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An occasional high-profile case does make the news, but not a lot is said about the majority of missing people. It’s ironic, as this solo show points out, that many of those who are "missing" go un-missed. The Man on the Moor, written and performed by Max Dickins, is about one man’s obsession with his father’s disappearance 20 years ago.

The 31-year-old protagonist starts off in a deep baritone, telling us about how he misses his father "not just with my eyes, but with all of me." We are then plunged into his experiences of founding and running a support group for people who are left behind. We hear, too, about his relationship with his mother – and her new partner when she eventually moves on – and finally, his search for for reasons or clues that might explain the disappearance.

One day he sees his father’s photo in a police appeal, calling for information about a dead man found on a lonely hill. A good part of the show is taken up by the search and its eventual outcome, all tied up with a true story of a disappearance, which is used as a backdrop for the narrative.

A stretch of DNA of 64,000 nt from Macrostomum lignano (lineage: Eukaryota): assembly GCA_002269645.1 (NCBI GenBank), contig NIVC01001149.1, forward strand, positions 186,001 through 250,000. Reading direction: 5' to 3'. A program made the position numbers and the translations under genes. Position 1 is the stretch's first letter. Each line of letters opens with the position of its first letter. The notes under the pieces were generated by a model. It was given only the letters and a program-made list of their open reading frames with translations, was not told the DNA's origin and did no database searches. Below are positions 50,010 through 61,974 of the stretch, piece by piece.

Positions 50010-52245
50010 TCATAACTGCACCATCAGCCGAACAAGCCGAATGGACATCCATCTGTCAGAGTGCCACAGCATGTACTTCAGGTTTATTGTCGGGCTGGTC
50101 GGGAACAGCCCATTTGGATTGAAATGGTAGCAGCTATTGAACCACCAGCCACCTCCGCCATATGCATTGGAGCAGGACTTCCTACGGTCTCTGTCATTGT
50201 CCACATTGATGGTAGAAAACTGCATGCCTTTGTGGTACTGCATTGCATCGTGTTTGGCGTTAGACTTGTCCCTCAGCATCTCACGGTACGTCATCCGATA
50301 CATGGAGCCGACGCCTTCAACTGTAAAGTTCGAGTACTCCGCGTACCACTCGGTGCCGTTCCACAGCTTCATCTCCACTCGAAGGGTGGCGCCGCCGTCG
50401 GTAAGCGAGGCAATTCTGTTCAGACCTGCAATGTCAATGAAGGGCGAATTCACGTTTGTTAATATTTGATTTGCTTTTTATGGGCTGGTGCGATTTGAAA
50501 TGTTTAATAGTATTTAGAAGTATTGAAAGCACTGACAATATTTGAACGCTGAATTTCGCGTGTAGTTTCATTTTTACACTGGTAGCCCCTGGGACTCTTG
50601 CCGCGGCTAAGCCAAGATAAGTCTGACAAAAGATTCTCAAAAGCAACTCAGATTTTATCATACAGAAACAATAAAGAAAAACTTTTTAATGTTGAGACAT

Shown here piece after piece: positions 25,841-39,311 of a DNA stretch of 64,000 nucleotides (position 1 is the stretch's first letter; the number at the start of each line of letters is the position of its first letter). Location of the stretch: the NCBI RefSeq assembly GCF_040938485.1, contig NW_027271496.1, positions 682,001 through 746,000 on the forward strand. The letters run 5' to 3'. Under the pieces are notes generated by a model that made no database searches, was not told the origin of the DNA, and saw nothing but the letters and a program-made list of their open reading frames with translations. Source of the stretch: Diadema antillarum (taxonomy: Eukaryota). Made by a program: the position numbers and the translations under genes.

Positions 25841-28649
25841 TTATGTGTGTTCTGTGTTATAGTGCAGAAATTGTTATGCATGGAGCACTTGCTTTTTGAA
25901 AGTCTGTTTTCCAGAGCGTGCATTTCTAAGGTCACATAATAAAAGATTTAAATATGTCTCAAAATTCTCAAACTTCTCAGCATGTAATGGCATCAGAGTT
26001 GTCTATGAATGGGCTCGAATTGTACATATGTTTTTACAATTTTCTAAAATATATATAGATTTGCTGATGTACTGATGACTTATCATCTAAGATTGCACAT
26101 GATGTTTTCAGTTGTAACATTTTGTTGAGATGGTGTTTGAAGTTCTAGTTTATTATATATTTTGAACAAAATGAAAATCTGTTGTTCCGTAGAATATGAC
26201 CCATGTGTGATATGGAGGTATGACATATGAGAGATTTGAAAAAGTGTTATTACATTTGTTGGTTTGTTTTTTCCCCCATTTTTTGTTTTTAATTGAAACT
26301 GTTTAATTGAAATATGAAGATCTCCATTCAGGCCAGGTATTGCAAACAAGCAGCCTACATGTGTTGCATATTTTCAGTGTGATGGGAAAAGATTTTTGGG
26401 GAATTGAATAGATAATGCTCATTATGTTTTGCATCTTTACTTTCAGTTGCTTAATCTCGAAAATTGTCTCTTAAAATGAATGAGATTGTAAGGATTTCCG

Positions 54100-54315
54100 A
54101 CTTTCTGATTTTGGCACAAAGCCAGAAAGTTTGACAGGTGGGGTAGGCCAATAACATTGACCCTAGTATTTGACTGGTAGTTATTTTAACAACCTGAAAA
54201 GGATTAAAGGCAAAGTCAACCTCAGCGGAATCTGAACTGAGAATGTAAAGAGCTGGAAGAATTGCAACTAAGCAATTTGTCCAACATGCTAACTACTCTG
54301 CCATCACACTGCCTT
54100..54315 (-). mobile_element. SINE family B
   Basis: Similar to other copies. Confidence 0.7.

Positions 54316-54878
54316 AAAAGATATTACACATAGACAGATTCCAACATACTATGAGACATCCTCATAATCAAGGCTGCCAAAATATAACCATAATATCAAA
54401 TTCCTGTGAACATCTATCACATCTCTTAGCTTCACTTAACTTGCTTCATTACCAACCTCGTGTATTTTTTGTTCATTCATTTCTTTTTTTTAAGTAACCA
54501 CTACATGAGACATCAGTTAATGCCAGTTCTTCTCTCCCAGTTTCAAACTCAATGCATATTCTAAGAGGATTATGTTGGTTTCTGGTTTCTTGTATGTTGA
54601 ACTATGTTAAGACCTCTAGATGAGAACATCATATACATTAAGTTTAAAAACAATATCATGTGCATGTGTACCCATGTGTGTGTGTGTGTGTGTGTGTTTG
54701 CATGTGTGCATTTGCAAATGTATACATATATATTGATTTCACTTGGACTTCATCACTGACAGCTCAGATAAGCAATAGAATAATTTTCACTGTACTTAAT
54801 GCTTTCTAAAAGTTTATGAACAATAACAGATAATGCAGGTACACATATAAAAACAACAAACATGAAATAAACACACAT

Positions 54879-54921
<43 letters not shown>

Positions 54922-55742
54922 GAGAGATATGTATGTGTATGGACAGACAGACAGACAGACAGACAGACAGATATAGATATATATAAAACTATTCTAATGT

The writing is creative and tight-knit, but on the day I attended, the monologue was affected by some fumbled lines. The mother's appearance on video is also strange; personally, I found it much more natural when Dickins narrates the other side of the dialogue himself.

Overall, I like the point that the show is trying to make, which is that we never really know another person – even though they may be very close to us. We think we know them, and we make up our own mental identity for them; sometimes they conform to that picture, and sometimes they don’t. And it is only when something momentous happens or something shifts in our lives that we seek to understand people’s real motives. This is a worthwhile post-lunch watch about family, identity, and our understanding of those close to us.